Reflections on the AI and Learning Environments Webinar: Classroom Orchestration

by Sarah Hampton

In the previous post of this series, I shared some initial reflections on the AI and Learning Environments Webinar. I focused on one of the webinar’s important themes–what to consider when making purchasing or adoption decisions of AI tools. In this post, I want to highlight another important theme–classroom orchestration, and how AI can enhance it.

What is Classroom Orchestration?

As practitioners, we understand how complex good teaching is. At any given moment, we’re facilitating routines, reading our students’ body language, adjusting instruction, distributing materials, setting up hardware, opening software, taking attendance, making judgement calls, managing distractions, monitoring progress, preserving classroom culture, and so much more! In other words, we coordinate multiple processes and activities simultaneously to promote a productive learning environment. That’s classroom orchestration in a nutshell.

Cindy Hmelo Silver on Classroom Orchestration

One of my fellow panelists in the webinar, researcher Cindy Hmelo Silver, gets the complexity of good teaching, too. She shared her perspective as someone focusing on “ambitious learning practices” such as problem-based learning and inquiry learning. Cindy described classroom orchestration as “how teachers can productively coordinate interventions across multiple learning activities with multiple resources and different kinds of collaborative interactions.” (See the webinar recording and learn more.)
Cindy is the director for the Center of Research on Learning and Technology at Indiana University. Her work often includes how technology supports ambitious learning practices. One problem she sees is that it becomes increasingly more difficult to facilitate activities that support ambitious learning practices as class sizes increase. She suggests that one potential solution for this is to allow AI technologies to help bear the burden of classroom orchestration.

Directly Helping Students through AI-Assisted Classroom Orchestration

One way AI can help with classroom orchestration is by helping students directly while they’re engaged in activities. This could be through an intelligent tutoring system (ITS) that uses a virtual tutor agent to interact with students. These kinds of social agents are able to deliver individualized feedback and instruction to each student in a classroom simultaneously which frees up the teacher to facilitate groups, work one-on-one with students if they need a human teacher, etc. Intelligent tutoring systems are probably the most popular kinds of AI tools in schools today. Some but not all ITSs include virtual tutor agents–some still look like problems with hints or have text based ways for students to ask questions.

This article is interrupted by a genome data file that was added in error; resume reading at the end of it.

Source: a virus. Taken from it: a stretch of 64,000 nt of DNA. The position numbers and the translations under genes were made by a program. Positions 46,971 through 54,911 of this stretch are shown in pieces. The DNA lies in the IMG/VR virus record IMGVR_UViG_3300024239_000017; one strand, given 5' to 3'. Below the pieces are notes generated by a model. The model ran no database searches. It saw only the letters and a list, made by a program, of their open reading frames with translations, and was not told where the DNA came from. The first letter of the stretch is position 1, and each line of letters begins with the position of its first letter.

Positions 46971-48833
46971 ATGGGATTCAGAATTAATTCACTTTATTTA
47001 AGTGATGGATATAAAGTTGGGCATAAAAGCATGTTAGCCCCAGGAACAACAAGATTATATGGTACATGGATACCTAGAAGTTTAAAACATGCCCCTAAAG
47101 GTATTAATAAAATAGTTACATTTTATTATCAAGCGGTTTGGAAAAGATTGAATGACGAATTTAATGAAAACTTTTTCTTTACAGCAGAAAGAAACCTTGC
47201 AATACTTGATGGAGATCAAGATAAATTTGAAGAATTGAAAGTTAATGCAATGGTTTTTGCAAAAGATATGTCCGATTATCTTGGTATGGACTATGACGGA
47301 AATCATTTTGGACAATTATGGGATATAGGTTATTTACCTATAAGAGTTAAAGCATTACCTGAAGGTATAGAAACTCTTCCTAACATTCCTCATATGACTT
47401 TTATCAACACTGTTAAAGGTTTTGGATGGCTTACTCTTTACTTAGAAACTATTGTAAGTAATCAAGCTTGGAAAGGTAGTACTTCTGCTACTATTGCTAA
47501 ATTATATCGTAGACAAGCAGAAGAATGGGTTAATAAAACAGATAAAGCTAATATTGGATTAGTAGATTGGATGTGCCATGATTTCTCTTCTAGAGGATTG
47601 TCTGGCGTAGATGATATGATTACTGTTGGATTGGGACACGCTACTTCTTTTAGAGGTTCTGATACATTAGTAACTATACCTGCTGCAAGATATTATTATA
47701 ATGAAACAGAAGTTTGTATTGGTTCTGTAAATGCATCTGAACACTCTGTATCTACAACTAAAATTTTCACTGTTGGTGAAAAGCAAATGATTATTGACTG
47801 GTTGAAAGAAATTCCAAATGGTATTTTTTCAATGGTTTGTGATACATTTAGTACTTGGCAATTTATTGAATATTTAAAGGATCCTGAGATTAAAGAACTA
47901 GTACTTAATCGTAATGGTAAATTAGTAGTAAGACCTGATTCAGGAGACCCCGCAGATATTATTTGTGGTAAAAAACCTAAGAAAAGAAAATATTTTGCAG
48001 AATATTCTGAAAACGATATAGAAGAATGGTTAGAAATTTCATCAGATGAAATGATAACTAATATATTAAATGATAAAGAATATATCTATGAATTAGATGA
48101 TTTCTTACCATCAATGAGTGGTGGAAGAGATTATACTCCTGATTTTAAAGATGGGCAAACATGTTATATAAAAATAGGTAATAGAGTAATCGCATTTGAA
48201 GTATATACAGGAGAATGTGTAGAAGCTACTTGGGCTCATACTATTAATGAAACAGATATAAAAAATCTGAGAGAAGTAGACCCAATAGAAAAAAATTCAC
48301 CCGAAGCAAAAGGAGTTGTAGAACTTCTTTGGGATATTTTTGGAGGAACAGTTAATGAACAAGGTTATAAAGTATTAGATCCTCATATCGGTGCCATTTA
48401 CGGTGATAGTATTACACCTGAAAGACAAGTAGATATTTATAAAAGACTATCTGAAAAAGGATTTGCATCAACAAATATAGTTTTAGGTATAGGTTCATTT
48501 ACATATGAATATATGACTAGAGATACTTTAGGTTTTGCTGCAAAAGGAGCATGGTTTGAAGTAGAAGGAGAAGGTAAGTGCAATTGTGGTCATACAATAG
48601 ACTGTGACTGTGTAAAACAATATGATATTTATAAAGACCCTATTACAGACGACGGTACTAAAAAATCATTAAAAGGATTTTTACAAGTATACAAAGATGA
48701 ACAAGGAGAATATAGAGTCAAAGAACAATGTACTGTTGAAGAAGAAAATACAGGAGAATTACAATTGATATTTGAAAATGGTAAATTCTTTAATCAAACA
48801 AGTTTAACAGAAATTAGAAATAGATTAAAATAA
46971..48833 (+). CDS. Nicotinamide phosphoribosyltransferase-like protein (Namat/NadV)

Helping Teachers Help Students through AI-Assisted Classroom Orchestration

Another way AI can help with classroom orchestration is by helping teachers coordinate the learning environment. Cindy discussed how much goes on in a classroom when students are engaged in authentic problem-based learning. Each group’s approach to solving the problem will be unique and therefore their progress and activities will be as well. Some students might be engaged in computer-based modeling or simulations. Others might be reading or watching a video to learn about the phenomena they’re studying. Others could be running experiments to test their hypotheses. The challenge of coordinating and facilitating these activities while ensuring all students are reaching their learning goals can prevent teachers from using PBL–even though students who learn from PBL approaches are better able to apply their knowledge to novel problems as well as utilize more effective self-directed learning strategies than students who learn from traditional curricula. (See one of Cindy’s papers on PBL for more). AI-based classroom assistants could offer supports such as monitoring how dialogue or participation is distributed between group members, monitoring group progress on the overall project goal, identifying students or groups who are struggling on learning checkpoints, etc. and then generating a detailed report for teachers so they can make the best use of their time and human interventions. In contrast to virtual tutors, most of these kinds of assistants are still being developed.

I like the way classroom orchestration and AI assistants are envisioned in the AI and the Future of Learning Expert Panel Report beginning on page 10. Check it out to learn more about what researchers imagine AI assistants could do to support teachers in 5-10 years. What do you hope AI Assistants will be able to do? What types of supports would you need to facilitate more ambitious learning practices in your classroom? Let us know, tweet @EducatorCIRCLS and/or use #AIandEdu and help us imagine the future of education.